Reaching the Nations
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Area: 28,896 square km. Consisting of almost 1,000 islands in far western Oceania, the Solomon Islands sit to the northeast of Australia between Vanuatu and Papua New Guinea. Most islands are mountainous with the remainder consisting of coral atolls. Tropical climate prevails year round subject to a monsoon season. Natural hazards include typhoons, earthquakes, volcanoes, and tsunamis. Deforestation, soil erosion, and deteriorating coral reef health are environmental issues. The Solomon Islands are administratively divided into nine provides and one capital territory.
Population: 609,794 (July 2010)
Annual Growth Rate: 2.315% (2010)
Fertility Rate: 3.39 children born per woman (2010)
Life Expectancy: 71.37 male, 76.63 female (2010)
Languages: Pijin is widely spoken as a language of inter-ethnic communication and shares many linguistic similarities with Tok Pisin in Papua New Guinea and Bislama in Vanuatu. English is the official language although not widely spoken. 71 native languages are spoken, most of which have fewer than 15,000 speakers.
The first inhabitants settled the islands around 1000 BC. European powers began to exploit the human population for labor in the region. In the late 19th century, the British made the islands a protectorate and gained jurisdiction for islands previously under German control during World War I. Missionaries successfully converted most of the population to Christianity during the 19th and 20th centuries. During World War II, the Solomon Islands became a crucial battleground in the Pacific between the United States and Japan. Several long, bloody battles were fought such as the Battle of Guadalcanal. During the 1990s, intense ethnic conflict and government destabilization occurred resulting in a 2003 Australian-led effort to reestablish order with troops and police from various Pacific nations under the Regional Assistance Mission to Solomon Islands. Order and civility has been reestablished in most areas, but ethnic tensions remain high - particularly on Guadalcanal - and the economy continues to be poorly developed.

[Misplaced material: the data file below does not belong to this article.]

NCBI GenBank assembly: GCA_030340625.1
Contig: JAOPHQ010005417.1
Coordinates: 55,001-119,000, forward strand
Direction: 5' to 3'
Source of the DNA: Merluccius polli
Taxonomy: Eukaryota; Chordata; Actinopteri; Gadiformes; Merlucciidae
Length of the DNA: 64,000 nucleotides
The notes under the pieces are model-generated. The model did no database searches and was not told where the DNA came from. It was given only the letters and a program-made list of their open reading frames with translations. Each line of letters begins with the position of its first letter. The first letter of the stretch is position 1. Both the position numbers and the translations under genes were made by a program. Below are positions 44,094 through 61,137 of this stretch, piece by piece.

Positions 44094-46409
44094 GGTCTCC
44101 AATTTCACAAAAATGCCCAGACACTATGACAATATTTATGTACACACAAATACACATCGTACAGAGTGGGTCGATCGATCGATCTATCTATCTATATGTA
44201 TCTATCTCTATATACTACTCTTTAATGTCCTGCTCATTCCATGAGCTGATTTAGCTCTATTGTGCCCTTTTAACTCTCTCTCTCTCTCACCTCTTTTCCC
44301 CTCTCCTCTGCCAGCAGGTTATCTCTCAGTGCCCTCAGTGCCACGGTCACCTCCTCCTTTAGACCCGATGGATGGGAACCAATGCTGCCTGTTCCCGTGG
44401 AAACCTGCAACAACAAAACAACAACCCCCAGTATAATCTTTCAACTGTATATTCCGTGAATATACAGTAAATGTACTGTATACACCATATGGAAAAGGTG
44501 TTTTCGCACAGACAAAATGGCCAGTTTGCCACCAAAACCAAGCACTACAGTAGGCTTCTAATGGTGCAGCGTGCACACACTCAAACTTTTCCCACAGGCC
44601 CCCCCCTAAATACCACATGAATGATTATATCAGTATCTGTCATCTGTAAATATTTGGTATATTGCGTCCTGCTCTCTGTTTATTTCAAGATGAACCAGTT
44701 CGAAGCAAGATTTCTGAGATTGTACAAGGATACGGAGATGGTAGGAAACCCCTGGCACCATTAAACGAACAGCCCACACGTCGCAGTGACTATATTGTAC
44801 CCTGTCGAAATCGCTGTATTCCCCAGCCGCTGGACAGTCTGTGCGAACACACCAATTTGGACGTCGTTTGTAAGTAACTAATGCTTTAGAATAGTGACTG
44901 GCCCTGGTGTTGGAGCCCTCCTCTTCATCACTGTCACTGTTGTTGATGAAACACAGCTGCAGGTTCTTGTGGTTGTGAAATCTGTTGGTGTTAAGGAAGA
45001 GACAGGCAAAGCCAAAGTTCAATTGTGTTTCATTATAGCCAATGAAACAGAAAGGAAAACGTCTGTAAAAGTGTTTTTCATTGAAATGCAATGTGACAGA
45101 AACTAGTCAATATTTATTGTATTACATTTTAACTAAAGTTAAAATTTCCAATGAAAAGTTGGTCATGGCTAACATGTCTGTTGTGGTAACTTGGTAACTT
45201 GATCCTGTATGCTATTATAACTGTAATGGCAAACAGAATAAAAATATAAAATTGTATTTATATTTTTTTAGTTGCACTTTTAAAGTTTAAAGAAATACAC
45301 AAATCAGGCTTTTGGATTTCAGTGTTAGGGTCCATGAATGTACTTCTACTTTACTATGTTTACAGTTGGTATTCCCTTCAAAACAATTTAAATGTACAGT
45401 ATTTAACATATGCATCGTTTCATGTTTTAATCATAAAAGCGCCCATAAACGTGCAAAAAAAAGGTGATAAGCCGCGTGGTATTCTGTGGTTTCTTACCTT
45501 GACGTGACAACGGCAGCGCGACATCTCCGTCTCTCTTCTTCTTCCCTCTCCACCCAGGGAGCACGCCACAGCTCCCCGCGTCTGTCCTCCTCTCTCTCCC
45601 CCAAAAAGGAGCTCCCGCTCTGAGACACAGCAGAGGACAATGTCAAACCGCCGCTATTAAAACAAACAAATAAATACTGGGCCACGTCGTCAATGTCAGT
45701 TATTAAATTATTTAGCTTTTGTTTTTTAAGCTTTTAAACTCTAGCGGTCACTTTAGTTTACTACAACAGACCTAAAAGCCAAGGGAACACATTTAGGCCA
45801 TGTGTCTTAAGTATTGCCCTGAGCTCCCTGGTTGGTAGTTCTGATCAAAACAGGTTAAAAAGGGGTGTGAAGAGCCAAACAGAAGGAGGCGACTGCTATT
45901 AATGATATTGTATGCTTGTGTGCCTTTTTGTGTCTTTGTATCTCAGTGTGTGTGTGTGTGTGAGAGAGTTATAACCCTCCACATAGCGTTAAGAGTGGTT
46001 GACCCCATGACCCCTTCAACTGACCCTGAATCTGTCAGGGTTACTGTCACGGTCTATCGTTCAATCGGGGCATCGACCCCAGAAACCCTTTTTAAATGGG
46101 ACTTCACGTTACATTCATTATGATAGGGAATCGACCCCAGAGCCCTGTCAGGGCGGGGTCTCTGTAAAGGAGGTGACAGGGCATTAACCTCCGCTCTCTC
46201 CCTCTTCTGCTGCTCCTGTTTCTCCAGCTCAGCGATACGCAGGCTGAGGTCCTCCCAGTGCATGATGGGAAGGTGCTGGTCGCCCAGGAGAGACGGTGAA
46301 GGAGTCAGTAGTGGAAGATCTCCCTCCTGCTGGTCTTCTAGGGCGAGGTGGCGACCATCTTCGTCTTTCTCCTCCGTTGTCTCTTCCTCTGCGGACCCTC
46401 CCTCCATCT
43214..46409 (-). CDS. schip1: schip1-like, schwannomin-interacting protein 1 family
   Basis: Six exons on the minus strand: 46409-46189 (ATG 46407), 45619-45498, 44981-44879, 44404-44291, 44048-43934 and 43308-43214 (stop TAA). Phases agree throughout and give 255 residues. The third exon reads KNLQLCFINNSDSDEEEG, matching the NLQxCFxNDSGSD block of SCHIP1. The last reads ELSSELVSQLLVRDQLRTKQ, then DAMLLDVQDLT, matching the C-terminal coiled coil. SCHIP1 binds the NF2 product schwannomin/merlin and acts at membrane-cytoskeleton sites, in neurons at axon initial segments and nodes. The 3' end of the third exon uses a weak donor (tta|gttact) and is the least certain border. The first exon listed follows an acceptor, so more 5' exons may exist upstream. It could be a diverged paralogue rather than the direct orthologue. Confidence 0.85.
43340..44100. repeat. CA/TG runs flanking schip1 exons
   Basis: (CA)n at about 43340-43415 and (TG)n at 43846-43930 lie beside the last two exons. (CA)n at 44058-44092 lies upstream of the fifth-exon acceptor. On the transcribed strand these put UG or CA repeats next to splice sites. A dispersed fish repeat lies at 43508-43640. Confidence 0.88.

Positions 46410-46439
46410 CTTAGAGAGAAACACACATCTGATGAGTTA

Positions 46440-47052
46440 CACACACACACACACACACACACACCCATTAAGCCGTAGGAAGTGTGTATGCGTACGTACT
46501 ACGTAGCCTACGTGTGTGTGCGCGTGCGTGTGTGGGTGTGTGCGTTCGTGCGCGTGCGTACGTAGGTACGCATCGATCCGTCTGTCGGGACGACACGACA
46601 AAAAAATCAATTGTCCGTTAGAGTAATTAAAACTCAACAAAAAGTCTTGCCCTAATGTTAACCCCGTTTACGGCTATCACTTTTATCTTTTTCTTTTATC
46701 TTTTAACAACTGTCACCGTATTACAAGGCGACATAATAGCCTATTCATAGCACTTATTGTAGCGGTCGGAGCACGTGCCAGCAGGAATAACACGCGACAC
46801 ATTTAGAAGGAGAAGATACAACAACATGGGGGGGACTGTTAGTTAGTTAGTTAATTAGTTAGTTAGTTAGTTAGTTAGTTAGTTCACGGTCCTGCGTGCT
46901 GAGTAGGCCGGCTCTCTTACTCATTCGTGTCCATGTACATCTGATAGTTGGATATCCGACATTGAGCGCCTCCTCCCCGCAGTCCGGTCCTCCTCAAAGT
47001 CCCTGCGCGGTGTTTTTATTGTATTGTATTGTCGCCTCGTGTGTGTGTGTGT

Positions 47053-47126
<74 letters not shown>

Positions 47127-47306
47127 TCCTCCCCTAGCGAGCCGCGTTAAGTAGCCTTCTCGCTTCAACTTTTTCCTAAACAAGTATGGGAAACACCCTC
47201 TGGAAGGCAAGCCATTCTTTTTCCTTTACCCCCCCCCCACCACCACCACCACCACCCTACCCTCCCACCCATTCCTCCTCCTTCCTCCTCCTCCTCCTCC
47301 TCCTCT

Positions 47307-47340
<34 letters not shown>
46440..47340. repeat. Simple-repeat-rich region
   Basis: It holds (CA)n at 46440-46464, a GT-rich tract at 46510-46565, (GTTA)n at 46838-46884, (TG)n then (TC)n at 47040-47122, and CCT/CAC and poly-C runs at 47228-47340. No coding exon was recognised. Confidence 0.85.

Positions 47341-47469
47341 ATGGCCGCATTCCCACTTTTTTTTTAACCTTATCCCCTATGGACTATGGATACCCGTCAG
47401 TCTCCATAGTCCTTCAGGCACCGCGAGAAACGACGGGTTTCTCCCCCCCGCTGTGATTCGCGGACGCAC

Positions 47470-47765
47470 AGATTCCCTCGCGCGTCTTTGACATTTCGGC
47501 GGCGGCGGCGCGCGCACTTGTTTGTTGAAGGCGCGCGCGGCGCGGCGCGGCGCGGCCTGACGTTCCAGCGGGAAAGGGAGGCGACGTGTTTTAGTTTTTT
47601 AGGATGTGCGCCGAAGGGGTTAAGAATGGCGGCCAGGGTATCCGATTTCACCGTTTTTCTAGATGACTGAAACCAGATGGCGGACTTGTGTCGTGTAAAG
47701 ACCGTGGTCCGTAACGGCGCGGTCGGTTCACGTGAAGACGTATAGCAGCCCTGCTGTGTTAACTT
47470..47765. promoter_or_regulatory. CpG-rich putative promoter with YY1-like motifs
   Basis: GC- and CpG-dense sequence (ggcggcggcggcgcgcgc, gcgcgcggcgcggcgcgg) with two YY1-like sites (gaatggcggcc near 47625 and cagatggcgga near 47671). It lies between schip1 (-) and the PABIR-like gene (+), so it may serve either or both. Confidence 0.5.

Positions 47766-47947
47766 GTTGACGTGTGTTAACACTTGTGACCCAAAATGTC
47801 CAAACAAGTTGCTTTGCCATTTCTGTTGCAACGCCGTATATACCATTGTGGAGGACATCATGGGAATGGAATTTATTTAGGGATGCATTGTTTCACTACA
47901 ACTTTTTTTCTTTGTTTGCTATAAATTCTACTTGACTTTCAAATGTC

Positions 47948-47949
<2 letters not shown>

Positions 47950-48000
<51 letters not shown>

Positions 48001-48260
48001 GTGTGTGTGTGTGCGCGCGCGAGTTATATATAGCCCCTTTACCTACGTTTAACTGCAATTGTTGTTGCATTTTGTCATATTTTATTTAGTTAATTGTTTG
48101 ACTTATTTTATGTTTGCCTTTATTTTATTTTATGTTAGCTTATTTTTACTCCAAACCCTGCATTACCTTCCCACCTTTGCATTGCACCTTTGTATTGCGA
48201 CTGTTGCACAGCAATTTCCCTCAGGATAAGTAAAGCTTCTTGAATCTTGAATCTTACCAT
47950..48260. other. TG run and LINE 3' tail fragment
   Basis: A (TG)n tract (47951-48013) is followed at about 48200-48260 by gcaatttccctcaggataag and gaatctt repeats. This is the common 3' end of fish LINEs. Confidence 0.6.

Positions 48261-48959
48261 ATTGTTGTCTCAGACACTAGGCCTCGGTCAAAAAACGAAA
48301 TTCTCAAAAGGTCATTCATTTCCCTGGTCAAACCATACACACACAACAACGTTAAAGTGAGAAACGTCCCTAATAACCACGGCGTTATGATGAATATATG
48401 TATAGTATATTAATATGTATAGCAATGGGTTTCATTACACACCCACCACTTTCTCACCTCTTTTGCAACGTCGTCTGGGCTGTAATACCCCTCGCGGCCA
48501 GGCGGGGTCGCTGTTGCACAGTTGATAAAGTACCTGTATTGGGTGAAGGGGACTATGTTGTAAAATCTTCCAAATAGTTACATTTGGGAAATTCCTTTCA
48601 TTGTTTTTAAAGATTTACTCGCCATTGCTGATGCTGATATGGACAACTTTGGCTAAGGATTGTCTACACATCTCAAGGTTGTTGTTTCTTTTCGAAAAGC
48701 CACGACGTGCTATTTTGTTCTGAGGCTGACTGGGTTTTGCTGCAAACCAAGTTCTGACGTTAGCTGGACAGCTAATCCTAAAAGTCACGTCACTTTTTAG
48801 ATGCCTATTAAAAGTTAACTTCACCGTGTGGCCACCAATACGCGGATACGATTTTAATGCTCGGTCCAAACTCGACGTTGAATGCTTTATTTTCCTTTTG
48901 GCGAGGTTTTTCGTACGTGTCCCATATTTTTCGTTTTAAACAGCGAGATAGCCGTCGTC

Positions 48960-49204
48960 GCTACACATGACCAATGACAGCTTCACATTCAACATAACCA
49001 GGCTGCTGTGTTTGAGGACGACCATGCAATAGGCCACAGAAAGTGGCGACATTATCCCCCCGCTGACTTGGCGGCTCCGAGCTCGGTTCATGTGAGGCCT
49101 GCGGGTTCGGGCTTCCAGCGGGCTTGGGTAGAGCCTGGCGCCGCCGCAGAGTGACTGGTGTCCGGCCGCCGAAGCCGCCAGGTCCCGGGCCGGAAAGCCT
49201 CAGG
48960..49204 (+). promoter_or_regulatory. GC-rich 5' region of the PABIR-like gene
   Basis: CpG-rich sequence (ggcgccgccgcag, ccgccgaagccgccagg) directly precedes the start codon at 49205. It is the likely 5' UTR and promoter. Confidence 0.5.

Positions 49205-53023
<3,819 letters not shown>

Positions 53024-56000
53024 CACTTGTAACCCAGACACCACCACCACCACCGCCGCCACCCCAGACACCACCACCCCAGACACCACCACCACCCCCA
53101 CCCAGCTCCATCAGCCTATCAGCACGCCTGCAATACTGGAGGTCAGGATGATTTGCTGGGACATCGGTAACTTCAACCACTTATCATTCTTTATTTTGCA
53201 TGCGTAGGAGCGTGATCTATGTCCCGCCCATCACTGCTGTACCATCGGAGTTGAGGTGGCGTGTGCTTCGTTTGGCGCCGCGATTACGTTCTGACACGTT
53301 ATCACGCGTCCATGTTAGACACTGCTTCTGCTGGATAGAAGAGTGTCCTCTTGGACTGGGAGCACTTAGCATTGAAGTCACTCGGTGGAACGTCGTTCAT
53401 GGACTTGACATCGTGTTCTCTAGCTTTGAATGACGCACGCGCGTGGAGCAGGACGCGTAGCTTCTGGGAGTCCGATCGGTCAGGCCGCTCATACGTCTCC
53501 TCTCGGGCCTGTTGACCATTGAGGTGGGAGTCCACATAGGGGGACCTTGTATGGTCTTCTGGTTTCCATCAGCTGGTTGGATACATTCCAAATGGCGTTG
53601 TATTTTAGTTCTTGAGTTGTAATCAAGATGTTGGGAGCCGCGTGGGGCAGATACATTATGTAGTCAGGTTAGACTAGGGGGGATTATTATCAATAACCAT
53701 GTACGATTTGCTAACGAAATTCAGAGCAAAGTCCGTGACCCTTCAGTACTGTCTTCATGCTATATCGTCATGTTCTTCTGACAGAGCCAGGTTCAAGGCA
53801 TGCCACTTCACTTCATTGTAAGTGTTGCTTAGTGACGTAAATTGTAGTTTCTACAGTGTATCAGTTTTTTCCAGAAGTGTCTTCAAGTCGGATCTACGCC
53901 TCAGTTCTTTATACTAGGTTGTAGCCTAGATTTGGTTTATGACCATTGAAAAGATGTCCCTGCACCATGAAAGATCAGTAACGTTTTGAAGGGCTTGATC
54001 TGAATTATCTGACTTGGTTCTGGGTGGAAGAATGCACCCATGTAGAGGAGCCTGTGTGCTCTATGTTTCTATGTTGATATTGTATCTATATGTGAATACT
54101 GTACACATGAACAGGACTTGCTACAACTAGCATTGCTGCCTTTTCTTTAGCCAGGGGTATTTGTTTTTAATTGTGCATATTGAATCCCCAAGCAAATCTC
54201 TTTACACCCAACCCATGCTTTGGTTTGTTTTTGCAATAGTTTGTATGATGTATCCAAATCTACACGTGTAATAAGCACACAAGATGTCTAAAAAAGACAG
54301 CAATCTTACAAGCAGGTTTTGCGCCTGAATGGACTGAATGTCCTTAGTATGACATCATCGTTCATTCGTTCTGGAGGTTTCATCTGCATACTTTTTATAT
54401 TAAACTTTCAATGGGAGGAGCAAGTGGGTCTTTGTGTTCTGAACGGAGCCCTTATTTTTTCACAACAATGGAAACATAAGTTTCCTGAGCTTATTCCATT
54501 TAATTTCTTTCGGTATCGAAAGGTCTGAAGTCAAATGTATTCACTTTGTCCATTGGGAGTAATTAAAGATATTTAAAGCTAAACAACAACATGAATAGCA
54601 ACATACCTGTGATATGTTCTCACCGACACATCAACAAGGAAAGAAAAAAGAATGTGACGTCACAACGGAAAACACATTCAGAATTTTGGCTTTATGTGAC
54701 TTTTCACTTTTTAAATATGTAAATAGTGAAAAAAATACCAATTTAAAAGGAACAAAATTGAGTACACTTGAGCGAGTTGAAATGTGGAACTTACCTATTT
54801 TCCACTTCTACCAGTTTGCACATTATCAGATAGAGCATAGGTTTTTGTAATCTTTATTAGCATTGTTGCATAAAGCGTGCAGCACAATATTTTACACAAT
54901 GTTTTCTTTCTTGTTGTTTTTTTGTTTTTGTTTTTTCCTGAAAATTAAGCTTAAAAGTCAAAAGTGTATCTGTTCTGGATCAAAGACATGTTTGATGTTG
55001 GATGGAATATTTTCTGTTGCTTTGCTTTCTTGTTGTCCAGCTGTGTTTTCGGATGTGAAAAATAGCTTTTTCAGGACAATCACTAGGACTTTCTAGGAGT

Language and culture generally vary village to village resulting in a rich mosaic of Melanesian, Polynesian, and Micronesian traditions. Most of the population follows tribal laws and customs. Due to the many isolated islands with poorly developed infrastructure and little modernization, radio is one of the most influential forms of media. Foods common to Oceania such as taro root, yam, fruit, and seafood are most commonly consumed. Soccer is the most popular sport. Alcohol consumption rates are low.
GDP per capita: $2,600 (2009) [5.6% of US]
Human Development Index: 0.552
Corruption Index: 2.8
The economy collapsed as a result of internal strife in the late 1990s and early 2000s. Some economic growth has occurred, but rich natural resources continue to be poorly utilized and most goods must be imported. The population generally subsides upon fishing, forestry, and agriculture. Agriculture employs 75% of the workforce and produces 42% of the GDP whereas services employ 20% of the workforce and account for 47% of the GDP. Primary agricultural products include cocoa, coconuts, potatoes, vegetables, and fruit. Industry is limited to fishing, mining, and logging. China, Singapore, and Australia are primary trade partners. Taiwan has taken interest in increasing food crop yields and improving agricultural practices.
Corruption is perceived as widespread. Officials who break the law are rarely prosecuted. Lawlessness in the early 2000s has subsided, but the government relies upon other nations to help maintain order.
Denominations Members Congregations
South Seas Evangelical 103665
Seventh-Day Adventists 39,666 184
Jehovah's Witnesses 1,830 43
Latter-Day Saints 299 4
Christian missionaries have converted most Solomon Islanders. The largest denominations include Anglicans (35%), Catholics (19%), South Seas Evangelicals (17%), Methodists (11%), and Seventh Day Adventists (10%). Most non-Christians follow indigenous beliefs and are concentrated among the Kwaio community on the island of Malaita.